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Many in the York County golf community are likely suffering from a severe case of depression right about now.

A few weeks ago, an unusually warm February had many local hackers packing the area courses for a few unexpected, but very enjoyable, winter rounds.

Having survived January, February and early March relatively unscathed, it appeared as if the 2017 golf season would get off to an early and successful start.

Then Old Man Winter reared his ugly head for one final roar.

Now the county's courses are sitting beneath a heavy layer of freshly-fallen snow. It could be April before they're ready for significant play again.

In the meantime, local players won't have any way to satisfy their golf fix — unless they head for warmer climates.

Most will have to simply wait out the storm.

Despite that sad, short-term situation, however, some recent news gave county golfers a couple of reasons to be optimistic about the local, long-term future of the sport.

Grandview: About two weeks ago, BrewVino LLC announced its acquisition of Grandview Golf Club from the Barton family for a reported $2.15 million.

The restaurant opened a clubhouse location at Grandview in August, and that played an instrumental role in the group taking over operations of the oldest public golf course in York County, which is located in Dover Township.

The Barton family had been looking to sell the club for a number of years and put the property up for auction in 2015, but there were no bidders. Rumors were rampant that the course would close.

Fortunately for area golfers, the BrewVino group stepped in to prevent that from happening.

BrewVinwo already has plans to improve the course, including fixing tee boxes, fairways and greens, while also adding trees to improve the competitiveness and appeal of the 18-hole track, which measures more than 6,600 yards from the tips. The club also plans to purchase new copper-colored golf carts.

Regents' Glen: Then, about a week ago, the ownership at Regents' Glen Country Club issued a news release to announce it has launched a major bunker renovation project. More than 60 bunkers are expected to be re-shaped, lined and filled with white sand.

According to the news release, that project follows other course improvements, including upgrades to the irrigation system, regrowth of under-nourished turf, new maintenance equipment and a new golf-cart fleet.

The private course in Spring Garden Township, which stretches more than 6,300 yards from the championship tees, suffered some serious financial issues in recent years and was closed in October of 2015. Like Grandview, there were lots of rumors it would be closed for good, but it re-opened a year ago after being bought for a reported $5 million by Glen Rock native Rodney Krebs, who owns Springfield Contractors Inc., which is a heavy construction outfit in Glen Rock.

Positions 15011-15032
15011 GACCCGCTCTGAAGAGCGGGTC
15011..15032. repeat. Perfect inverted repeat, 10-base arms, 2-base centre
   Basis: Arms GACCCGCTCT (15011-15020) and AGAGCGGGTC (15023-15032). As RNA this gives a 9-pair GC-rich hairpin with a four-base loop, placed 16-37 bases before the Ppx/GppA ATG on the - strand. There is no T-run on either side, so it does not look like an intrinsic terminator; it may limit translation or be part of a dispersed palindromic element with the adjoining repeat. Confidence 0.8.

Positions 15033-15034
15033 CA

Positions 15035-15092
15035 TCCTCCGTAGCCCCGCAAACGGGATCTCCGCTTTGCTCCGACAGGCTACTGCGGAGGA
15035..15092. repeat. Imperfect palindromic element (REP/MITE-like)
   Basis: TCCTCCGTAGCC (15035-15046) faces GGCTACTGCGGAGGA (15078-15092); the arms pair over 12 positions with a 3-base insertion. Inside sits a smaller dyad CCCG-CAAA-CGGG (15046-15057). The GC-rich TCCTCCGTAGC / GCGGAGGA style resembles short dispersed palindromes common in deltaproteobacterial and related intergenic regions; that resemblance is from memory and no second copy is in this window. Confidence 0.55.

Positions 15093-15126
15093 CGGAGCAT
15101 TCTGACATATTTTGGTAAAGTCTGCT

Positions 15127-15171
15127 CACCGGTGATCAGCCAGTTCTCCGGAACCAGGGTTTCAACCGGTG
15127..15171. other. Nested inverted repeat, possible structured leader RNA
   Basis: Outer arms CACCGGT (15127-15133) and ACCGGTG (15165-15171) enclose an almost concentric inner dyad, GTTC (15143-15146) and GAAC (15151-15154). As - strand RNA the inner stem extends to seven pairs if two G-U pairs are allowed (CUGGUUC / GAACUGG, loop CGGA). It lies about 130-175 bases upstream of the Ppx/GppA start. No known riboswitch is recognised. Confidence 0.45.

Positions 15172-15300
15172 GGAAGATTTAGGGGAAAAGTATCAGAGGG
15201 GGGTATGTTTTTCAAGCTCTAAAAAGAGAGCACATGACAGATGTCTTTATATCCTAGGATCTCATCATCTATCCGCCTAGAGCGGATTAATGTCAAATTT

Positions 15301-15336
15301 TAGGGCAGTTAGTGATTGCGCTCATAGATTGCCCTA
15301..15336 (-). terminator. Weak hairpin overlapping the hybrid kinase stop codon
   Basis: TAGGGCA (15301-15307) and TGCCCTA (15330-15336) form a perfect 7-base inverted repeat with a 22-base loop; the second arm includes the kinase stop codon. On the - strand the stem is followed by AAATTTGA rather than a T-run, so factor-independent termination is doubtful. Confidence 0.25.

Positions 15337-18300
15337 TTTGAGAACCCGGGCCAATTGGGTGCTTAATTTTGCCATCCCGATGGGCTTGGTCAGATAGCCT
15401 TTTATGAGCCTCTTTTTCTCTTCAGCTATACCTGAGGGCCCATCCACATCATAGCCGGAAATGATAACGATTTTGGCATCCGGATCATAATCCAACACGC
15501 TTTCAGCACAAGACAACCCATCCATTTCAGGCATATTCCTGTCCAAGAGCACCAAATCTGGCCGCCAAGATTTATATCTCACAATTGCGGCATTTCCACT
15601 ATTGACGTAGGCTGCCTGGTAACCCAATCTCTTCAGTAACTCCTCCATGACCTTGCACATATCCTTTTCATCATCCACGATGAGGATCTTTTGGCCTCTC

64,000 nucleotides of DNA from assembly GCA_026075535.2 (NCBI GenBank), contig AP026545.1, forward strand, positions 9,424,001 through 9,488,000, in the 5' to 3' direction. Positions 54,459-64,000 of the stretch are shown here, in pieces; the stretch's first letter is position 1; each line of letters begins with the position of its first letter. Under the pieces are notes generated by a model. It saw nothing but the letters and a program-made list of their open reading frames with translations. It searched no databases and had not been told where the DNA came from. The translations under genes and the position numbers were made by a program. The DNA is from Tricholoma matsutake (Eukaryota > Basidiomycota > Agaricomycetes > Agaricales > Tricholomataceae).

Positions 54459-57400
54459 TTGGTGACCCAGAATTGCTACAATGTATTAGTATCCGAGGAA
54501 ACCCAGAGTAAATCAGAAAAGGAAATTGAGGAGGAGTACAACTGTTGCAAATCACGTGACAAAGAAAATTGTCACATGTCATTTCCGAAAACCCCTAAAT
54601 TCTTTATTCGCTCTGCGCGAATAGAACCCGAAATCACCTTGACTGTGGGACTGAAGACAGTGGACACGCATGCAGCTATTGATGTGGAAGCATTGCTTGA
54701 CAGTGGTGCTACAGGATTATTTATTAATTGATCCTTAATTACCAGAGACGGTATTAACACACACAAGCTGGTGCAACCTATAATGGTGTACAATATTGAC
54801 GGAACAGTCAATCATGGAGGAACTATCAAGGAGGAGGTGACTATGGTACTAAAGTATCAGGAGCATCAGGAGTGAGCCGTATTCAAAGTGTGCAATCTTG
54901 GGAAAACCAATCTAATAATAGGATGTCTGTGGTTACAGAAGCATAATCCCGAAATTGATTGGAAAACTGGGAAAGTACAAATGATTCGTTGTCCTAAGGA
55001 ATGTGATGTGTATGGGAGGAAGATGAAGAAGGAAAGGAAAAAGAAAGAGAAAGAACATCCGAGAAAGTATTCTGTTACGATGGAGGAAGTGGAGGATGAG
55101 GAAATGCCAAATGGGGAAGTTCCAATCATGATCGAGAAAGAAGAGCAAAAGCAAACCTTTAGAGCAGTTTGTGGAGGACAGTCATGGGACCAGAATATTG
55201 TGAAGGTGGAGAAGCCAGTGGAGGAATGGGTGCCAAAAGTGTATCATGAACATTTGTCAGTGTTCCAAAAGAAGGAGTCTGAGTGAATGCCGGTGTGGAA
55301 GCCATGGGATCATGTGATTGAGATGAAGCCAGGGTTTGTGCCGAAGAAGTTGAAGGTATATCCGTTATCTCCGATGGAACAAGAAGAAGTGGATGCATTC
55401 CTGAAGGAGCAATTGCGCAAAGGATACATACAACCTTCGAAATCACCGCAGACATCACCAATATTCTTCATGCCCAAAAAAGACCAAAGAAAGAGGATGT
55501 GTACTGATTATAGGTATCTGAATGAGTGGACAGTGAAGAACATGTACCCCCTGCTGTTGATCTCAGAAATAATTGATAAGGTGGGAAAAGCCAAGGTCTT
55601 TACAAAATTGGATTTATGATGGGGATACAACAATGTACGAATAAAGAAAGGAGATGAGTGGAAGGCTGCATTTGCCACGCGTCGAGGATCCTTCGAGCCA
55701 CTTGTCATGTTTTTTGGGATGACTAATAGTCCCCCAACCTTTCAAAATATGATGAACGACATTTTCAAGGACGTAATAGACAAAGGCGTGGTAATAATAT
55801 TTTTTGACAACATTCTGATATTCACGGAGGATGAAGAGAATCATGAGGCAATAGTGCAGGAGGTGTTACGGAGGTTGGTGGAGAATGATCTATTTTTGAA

“I’m all in for the long haul and have no plans to turn the golf course and club into housing,” Krebs said in the news release. “More than a million dollars in improvements and retaining Billy Casper Signature (to manage the course) show my deep commitment to preserve Regents’ Glen for community enjoyment for generations to come.”

Promising developments: Both pieces of news are promising developments for the local golf scene.

It's no big secret that the golf industry has been struggling for a decade or more, both locally and across the nation. Course closings are far outpacing openings.

Here in York County, Hawk Lake (formerly Yorktowne) and Copper Beech (formerly Red Lion Country Club) shut down in recent decades.

It wouldn't have surprised anyone if Grandview and Regents' Glen followed in their footsteps.

Now, however, it appears both courses not only will remain open, but will be improved facilities.

Even better, both courses will likely serve very different golf clienteles.

Grandview has long been viewed as a blue-collar course, serving the county's cost-conscious public golf community. It's greens fees are among the lowest in the area.

Regents' Glen, as a private course, was opened as an upscale facility for its surrounding retirement community. It appeals to a more high-end crowd.

For the York County scene, the recent news about both clubs is a win-win scenario.

It should also cheer up those depressed local golfers whose favorite pastime has been buried under a blanket of snow for weeks to come.

Steve Heiser is sports editor for The York Dispatch. He can be reached at sheiser@yorkdispatch.com.

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